Chiron Vaccines, the world's fifth largest vaccines company, said it will expand its investment in China in vaccines research and development (R&D) following an announcement made by the Ministry of Health to enhance its efforts in carrying out a flu vaccines standard.
"Chiron is committed to protecting millions of people against influenza by increasing the availability of Fluvirin, and vaccine delivery early in the season is an important step in fulfilling this pledge," said John Drinkwater, vice-president of Chiron Vaccines, who visited Beijing earlier this month.
Drinkwater said Chiron Vaccines would establish a vaccine research center in China in the future.
But he did not say how much Chiron Vaccines would invest in China, nor did he reveal if it would acquire local vaccine manufacturers as it did last year -- buying PowerJect, the largest British vaccine manufacturer.
Drinkwater released forward-looking statements, regarding sales growth, product development initiatives and new product marketing, that involve risks and uncertainties and are subject to change in China.
According to an analysis report by Merrill Lynch, a world famous investment banking agency, the total sales volume of vaccine will amount to US$10 billion in 2006, with an annual increase of 10 percent. And the vaccine market in China will develop faster than that, at 15 percent annually in the next few years.
"Now the foreign vaccine business like Chiron Vaccines mainly focus on the high-end market," said Wang Xieshi, a medical professor with Chinese Traditional Medical Institute.
Chiron is the third largest flu vaccines supplier in China after French company Pasteur and British company Glaxo SmithKline.
In 2003, Chiron's vaccine sales volume in China reached about 2.5 billion yuan (US$301 million), according to Xiong Wei, marketing manager with Chiron Vaccines Beijing Representative Office.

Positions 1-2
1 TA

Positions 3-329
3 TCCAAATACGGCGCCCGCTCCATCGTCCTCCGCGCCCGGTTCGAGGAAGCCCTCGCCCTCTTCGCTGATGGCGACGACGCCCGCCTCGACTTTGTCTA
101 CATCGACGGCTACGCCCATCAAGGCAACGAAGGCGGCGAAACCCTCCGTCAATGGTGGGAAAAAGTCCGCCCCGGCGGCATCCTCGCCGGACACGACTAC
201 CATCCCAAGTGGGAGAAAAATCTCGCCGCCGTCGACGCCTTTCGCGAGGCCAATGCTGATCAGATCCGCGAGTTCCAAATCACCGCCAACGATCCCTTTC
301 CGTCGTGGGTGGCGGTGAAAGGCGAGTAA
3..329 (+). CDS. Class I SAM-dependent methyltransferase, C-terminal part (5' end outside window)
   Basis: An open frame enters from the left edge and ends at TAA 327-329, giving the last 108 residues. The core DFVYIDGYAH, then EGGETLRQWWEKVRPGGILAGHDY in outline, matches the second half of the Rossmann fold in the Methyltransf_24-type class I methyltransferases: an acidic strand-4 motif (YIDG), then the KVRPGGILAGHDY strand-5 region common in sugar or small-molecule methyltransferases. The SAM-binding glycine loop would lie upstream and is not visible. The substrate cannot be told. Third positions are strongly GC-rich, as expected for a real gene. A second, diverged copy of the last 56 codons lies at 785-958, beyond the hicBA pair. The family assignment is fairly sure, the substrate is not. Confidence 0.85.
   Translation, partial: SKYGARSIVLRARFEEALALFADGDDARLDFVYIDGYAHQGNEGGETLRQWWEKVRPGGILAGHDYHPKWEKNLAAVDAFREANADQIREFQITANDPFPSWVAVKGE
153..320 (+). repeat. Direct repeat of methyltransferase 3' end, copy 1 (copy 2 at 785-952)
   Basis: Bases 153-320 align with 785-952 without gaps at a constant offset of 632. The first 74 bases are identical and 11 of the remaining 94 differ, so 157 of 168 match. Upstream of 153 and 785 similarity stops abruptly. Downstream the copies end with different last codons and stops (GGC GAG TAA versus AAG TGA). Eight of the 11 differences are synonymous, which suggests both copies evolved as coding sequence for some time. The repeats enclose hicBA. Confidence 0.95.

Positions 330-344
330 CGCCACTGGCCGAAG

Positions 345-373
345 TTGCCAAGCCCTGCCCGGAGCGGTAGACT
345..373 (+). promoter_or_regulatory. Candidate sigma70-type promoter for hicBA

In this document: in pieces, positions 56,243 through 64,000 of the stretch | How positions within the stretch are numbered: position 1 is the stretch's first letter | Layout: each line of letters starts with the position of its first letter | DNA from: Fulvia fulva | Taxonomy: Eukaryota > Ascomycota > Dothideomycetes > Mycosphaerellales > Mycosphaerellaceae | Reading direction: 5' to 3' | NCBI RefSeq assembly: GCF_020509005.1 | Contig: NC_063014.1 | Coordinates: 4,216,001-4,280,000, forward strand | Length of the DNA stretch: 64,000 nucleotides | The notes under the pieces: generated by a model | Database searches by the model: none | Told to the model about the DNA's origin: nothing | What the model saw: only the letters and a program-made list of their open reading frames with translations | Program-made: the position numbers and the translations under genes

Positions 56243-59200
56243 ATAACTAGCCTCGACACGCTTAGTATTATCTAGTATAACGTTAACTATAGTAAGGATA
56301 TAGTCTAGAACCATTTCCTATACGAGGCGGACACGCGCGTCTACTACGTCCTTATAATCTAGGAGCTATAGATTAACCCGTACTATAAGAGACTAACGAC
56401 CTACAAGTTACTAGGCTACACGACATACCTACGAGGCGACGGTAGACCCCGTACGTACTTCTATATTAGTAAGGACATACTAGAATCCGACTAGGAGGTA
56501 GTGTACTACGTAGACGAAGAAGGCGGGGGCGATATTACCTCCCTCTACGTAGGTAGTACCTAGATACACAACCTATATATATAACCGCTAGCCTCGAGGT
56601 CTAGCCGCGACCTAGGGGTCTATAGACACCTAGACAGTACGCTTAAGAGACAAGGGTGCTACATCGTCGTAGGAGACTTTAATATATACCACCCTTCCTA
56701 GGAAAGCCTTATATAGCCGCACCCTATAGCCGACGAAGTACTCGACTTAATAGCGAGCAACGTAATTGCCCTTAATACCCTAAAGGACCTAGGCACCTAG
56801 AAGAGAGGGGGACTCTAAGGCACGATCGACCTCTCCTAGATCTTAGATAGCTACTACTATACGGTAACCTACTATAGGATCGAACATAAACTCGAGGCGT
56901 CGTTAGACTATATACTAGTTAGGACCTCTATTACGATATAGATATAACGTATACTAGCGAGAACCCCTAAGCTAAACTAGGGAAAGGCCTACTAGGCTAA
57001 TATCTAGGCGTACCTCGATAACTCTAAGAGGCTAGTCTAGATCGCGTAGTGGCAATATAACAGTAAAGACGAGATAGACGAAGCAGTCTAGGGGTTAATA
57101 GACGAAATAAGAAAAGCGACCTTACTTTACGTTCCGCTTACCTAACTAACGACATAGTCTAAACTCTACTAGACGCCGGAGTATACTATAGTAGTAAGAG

"Chiron vaccines were out of stock in Beijing for two months after the Severe Acute Respiratory Syndrome (SARS) crisis happened in Beijing last summer."
Xiong said the market demand in vaccines will remarkably increase in the next few years because Chinese people have become aware of the importance of flu vaccines because of SARS.
As the second-largest flu vaccines manufacturer, headquartered in Emeryville, California, Chiron Vaccines is the world's fifth-largest firm in terms of vaccines business and entered China two years ago.
But in just one year it became one of China's three most important foreign flu vaccine suppliers.
The company's portfolio of products includes vaccines for influenza, meningitis C, yellow fever, rabies, tick-borne encephalitis, haemophilus influenza B (Hib), polio, mumps, measles and rubella (MMR) and diphtheria, tetanus and pertussis (whooping cough).
"People increasingly recognize the value of vaccination and are seeking it at unprecedented rates." said Xiong.
According to Drinkwater, Chiron manufacturing teams work hard and will continue efforts to increase production to record levels and to deliver the vaccine to market as quickly as possible, allowing people to act early to protect themselves and their families.
So far, there are 13 domestic and five foreign vaccine manufacturers in the Chinese mainland, exceeding the United States and Japan. But many Chinese domestic vaccines only focus on the low-end market and unsafe vaccine products also endanger people's life, according to Zhu Wei, Director of Shanghai-based Biotechnology research institution.
In 2003, the 13 Chinese domestic vaccine business only shared 30 percent of the market. And the remaining 70 percent of flu vaccine was imported from France, America and other countries. Huge technique differences exist between China vaccine manufacturers and their foreign counterparts.
And competition will step up in the China's vaccine market in the future, according to Wang.
Foreign funds, including Chiron Vaccines, have recognized the potential of Chinese vaccine market which is why Drinkwater continuously stresses Chiron will enhance cooperation with its Chinese partners and expand investment in China.
Chinese vaccine companies had to accept the fact that technique, instead of price, will be a decisive factor in the market, Drinkwater said.
In addition, Chinese vaccine consumers will recognize safety plays the most important role in their selecting a vaccine.
Those offering safe and efficient vaccine will be the winner in the end," Drinkwater said.
(Business Weekly August 17, 2004)